What is Direct Access?
Direct Access is the modern way to conduct litigation. As the name suggests, Direct Access allows you to instruct a barrister direct.
Why is this different?
Until quite recently barristers were not allowed to accept cases direct from members of the public. People who wanted a barrister to advise or represent them could only do so via a solicitor.
What are the advantages of Direct Access?
First and foremost, instructing a barrister direct is almost always less expensive than instructing a solicitor and a barrister. It's easy to see how it's cheaper to retain one lawyer rather than two.
With Direct Access you are able to keep litigation costs to a minimum. This is because you need only instruct the barrister to do particular pieces of work - drafting a witness statement for example or attending at an interim or final hearing. The day to day case management (writing to the other side, filling in court forms, photocopying documents etc) can be done by you. This can lead to very significant savings.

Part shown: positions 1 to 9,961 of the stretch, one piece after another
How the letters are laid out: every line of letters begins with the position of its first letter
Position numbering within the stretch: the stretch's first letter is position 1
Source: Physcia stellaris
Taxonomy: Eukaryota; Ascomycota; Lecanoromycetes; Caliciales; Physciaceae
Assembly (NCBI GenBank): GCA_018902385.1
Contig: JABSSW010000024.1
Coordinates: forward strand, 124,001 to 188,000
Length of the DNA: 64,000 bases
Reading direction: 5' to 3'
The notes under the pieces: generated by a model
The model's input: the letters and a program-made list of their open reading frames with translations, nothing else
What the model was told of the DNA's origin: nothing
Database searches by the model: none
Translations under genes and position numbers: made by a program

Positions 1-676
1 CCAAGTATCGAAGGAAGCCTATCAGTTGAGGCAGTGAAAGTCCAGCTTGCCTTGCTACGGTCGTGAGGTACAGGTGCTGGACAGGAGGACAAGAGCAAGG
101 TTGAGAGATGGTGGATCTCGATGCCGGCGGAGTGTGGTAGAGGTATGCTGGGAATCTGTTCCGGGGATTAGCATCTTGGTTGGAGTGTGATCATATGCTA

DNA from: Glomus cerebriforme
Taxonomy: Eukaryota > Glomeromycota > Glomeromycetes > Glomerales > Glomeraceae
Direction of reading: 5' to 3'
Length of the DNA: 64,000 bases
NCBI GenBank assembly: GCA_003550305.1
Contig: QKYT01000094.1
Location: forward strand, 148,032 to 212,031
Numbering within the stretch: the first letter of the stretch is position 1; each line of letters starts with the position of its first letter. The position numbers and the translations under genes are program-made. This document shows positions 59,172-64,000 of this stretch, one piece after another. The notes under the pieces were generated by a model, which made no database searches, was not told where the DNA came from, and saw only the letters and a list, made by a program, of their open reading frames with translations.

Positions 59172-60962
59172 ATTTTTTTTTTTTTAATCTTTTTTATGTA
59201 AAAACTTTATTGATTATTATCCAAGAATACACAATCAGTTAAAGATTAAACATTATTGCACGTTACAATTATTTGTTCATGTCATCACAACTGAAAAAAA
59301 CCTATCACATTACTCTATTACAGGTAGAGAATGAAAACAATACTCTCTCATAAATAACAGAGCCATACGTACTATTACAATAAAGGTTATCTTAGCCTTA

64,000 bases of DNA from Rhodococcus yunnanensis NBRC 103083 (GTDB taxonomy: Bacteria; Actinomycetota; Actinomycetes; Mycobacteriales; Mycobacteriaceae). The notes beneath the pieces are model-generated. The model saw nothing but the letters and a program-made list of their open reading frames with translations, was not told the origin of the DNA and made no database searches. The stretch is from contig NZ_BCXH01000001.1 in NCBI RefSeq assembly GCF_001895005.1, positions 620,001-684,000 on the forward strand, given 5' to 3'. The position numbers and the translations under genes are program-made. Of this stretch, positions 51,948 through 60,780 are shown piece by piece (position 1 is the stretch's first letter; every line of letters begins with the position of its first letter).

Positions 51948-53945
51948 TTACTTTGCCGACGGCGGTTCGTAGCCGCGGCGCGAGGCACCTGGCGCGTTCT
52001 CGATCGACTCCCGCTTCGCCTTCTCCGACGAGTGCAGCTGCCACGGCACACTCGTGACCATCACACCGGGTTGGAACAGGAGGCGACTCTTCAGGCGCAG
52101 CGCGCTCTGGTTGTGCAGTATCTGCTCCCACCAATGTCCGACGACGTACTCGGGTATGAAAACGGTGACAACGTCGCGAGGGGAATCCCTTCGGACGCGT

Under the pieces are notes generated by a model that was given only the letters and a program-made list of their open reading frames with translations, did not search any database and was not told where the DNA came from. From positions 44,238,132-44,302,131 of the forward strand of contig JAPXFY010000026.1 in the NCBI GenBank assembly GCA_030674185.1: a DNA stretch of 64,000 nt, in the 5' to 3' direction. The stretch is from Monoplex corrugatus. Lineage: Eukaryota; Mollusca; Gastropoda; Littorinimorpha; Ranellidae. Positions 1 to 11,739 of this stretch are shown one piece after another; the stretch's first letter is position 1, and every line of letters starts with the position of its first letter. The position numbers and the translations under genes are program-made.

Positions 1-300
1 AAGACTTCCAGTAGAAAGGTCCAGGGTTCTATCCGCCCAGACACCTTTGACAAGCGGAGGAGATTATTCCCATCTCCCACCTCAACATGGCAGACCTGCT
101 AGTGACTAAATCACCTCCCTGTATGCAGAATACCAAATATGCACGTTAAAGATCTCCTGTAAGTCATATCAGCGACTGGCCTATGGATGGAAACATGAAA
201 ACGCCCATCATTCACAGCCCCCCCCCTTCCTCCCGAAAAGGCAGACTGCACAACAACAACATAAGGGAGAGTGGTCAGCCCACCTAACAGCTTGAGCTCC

In what areas of law will members of Chambers accept instructions?
Most of our members are specialist family law barristers dealing with contact arrangements, maintenance issues and divorce cases.
Other members of Chambers have a broad range of expertise, ranging from education law to boundary disputes.
How much does Direct Access cost?
Members generally do fixed fee work so all fees would be quoted after an initial look at the papers. There is no charge for looking at your papers.
Fees will always be agreed before the work is undertaken. That way you will know in advance how much the hearing or advice is going to cost. As a very rough guide a conference could cost as little as £200 plus VAT and a hearing as little as £500 plus VAT.
Where can I find out more information about Direct Access?
If you want to find more about Direct Access then please do not hesitate to contact Chambers. You may find it convenient to send us an email outlining your case firstname.lastname@example.org .
Further infomation is on the Bar Council website http://www.barcouncil.org.uk/for-the-bar/professional-practice-and-ethics/public-access/